Individually paint-marked Temnothorax albipennis workers Nigel R. Franks
We all know that social insects, such as ants, often work together to achieve effective responses to environmental challenges.
However, research by the University of Bristol, published in the Journal of Experimental Biology, has now uncovered that the contributions of different individuals within such groups vary.
In many cases, certain 'keystone' individuals conduct much more work than others, and are assumed to be disproportionately important to the collective response.
Researchers examined this phenomena in 'tandem running' during colony emigrations in the ant species Temnothorax albipennis.
Tandem running allows ants to lead their nest mates to a new home before the colony decides to emigrate, with more tandem runs being conducted the further away that new home is.
Thomas O'Shea-Wheller from the School of Biological Sciences, said: "In our experiments, we individually paint-marked all of the ants in colonies, allowing us to determine the exact contribution that each worker made to the tandem running process.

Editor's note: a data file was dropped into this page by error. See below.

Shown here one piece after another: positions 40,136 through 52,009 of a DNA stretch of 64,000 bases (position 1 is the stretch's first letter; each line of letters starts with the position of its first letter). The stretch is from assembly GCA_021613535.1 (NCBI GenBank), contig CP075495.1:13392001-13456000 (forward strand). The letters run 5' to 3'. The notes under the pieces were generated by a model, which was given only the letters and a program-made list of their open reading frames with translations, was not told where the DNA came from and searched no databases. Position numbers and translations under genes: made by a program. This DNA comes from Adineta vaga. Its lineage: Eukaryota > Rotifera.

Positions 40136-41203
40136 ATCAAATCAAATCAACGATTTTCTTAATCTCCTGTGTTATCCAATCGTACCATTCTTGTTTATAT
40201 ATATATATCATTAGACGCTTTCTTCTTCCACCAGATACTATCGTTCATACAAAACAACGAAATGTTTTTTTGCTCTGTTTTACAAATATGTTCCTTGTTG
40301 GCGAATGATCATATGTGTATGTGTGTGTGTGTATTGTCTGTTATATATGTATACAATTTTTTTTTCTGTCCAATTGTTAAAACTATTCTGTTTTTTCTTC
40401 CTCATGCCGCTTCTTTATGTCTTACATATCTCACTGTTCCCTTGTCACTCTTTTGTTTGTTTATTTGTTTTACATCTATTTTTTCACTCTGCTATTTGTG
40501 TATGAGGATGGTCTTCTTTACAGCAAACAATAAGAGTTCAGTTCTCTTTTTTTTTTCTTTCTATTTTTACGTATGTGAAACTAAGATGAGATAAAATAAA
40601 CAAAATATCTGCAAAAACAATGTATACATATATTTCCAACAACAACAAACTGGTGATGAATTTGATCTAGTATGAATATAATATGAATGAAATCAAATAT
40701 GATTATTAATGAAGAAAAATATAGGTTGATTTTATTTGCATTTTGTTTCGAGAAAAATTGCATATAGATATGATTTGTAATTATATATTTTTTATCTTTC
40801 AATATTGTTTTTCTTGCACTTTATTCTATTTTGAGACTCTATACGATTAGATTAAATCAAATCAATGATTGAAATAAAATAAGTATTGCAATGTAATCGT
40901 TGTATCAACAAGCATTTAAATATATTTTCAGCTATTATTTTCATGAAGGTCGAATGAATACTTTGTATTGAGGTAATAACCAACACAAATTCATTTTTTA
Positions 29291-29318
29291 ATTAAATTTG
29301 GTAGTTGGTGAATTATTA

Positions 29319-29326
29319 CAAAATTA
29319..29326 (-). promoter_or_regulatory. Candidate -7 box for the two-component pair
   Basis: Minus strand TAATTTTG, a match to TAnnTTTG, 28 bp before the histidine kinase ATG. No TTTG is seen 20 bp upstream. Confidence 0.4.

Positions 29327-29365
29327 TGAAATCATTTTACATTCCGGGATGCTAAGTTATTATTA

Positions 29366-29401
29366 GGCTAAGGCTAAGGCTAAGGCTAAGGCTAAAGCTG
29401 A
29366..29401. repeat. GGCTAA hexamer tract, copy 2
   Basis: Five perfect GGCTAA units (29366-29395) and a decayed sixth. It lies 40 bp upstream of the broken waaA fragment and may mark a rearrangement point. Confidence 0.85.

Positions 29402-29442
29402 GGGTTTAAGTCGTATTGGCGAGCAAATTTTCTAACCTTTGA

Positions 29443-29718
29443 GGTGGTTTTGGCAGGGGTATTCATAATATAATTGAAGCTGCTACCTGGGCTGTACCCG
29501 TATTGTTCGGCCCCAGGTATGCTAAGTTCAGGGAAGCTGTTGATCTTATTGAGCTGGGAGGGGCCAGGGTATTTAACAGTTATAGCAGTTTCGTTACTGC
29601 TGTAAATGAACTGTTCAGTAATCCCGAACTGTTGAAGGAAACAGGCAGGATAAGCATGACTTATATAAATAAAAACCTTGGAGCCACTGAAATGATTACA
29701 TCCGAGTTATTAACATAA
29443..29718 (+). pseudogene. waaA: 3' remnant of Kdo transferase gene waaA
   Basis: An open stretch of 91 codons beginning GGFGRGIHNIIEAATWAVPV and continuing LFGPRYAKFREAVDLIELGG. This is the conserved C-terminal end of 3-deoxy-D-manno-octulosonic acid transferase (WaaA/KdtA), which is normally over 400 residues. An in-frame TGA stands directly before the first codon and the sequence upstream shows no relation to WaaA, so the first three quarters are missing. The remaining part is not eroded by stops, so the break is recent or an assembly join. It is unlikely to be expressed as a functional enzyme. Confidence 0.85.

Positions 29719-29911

"We found that certain individuals were indeed highly active in tandem running, attempting significantly more tandem runs per ant.
"However, surprisingly, these active individuals were in fact no more successful at completing the task, and so their overall contribution was questionable.
"Instead, it seemed that when more tandem runs were needed, colonies relied on greater numbersof ants being involved in the process.
"Hence, our study shows that in some cases, even when apparently 'key' individuals exist within groups of animals, their relative contribution to task performance may be far from decisive."
The above post is reprinted from materials materials provided by University of Bristol.